Bogota, NJ – A New Jersey judge released a repeat offender just 10 hours after he assaulted a police officer.
Kareem Gibbs, 25, was arrested Friday, after he resisted arrest in Bergen County, and seriously injured a decorated police officer.
Bogota Police Captain James Sepp said Officer Walter Kumka was making a traffic stop Friday night on Linden Ave., when he encountered an individual with two outstanding warrants, according to the Daily Voice.
Gibbs attempted to flee on foot, but Officer Kumka chased him down, Capt. Sepp said.
When Officer Kumka caught him, Gibbs resisted arrest, fighting with the officer.
Officer Kumka had to be hospitalized for a broken finger, swelling and bruising on his face, a bloody nose, and cuts and scrapes on his arms, the captain told Daily Voice.
The injured officer will miss four to six weeks of work to recover, he said.
Gibbs was charged with aggravated assault on a law enforcement officer, resisting arrest, hindering apprehension, possession of crack with the intent to distribute it, and possession of marijuana.
The officer he attacked had previously received a Certificate of Commendation for arresting an accused dealer who the police chief said was selling a lot of drugs, according to the Bogota Police Department’s Facebook page.
Officer Kumka also was the first Bogota police officer to qualify to be a member of the Bergen County Sheriff’s Department SWAT team, according to Bogota Blog NJ.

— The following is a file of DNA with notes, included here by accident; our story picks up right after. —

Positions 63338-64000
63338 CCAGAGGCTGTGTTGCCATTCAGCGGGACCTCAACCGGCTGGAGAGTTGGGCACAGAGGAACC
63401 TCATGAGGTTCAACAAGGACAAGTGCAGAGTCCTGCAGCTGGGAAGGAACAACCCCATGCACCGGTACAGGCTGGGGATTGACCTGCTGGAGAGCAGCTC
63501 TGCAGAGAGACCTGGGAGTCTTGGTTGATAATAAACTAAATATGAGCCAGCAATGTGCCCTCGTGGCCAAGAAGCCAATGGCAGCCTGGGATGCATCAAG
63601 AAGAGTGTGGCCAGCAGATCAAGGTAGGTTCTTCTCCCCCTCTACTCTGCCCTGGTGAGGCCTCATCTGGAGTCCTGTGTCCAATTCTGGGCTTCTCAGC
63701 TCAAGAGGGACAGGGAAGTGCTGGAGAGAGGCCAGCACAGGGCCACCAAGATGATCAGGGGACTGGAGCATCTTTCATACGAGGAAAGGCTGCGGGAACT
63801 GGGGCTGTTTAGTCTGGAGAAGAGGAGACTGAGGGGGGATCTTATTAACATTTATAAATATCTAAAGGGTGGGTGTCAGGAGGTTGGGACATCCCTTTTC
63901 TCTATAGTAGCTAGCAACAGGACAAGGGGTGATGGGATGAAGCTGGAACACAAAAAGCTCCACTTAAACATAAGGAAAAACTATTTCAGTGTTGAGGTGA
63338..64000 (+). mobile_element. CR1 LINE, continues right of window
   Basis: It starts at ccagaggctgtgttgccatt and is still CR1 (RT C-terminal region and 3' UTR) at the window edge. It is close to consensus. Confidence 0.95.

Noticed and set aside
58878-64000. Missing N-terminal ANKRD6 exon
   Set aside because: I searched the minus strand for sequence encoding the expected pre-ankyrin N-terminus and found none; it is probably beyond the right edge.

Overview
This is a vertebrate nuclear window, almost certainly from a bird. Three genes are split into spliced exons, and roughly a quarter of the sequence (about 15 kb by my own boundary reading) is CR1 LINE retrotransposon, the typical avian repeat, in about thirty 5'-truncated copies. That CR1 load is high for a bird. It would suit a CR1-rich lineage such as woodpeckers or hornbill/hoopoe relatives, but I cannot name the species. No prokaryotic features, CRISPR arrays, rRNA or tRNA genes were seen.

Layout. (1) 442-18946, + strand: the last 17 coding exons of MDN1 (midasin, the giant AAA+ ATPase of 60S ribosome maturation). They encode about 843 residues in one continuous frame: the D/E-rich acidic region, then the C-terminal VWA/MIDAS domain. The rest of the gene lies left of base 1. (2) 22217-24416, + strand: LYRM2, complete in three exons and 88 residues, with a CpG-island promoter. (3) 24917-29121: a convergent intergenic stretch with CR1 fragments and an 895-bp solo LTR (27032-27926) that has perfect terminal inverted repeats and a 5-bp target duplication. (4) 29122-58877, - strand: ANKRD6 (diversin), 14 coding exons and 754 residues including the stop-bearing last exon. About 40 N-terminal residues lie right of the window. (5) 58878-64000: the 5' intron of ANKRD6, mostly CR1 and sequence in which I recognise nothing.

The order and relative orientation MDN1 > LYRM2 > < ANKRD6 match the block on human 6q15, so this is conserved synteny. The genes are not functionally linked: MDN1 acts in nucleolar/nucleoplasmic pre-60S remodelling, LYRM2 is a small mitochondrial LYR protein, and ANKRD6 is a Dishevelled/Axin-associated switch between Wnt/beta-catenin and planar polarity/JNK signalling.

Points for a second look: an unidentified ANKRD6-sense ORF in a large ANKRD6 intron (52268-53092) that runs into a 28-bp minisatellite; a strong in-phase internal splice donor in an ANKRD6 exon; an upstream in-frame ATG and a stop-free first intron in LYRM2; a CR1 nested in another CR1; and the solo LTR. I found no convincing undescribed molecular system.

The judge released Gibbs, without bail, less than 10 hours after he was arrested, despite the fact he’d had multiple pending warrants at the time he put a police officer in the hospital, the Daily Voice reported.
However, releasing violent felons without bail is now acceptable according to New Jersey’s 2017 bail reform law, under which nearly all defendants are expected to be released with no monetary bail, according to NJ.com.
The Bail Reform and Speed Trial Act includes an assessment in Central Judicial Processing, to determine if a defendant is a flight risk, a danger to the community or a threat to a witness.
Some defendants, classified as high risk for failing to appear in court, can be released on a combination of monetary bail and supervision, or held without bail, but it’s all at the discretion of the judge hearing the case.
As Gibbs already had two outstanding warrants at the time of his arrest, which meant that he had already failed to appear in court on those cases.
His history of raping a teenager, attacking a police officer, running from the police, and failing to appear in court was not enough to classify him as “high risk.”
What do you think of the “flexibility” New Jersey’s new bail laws give the judge? Should a criminal who just attacked a cop be released without bail? We’d like to hear from you. Please let us know in the comments.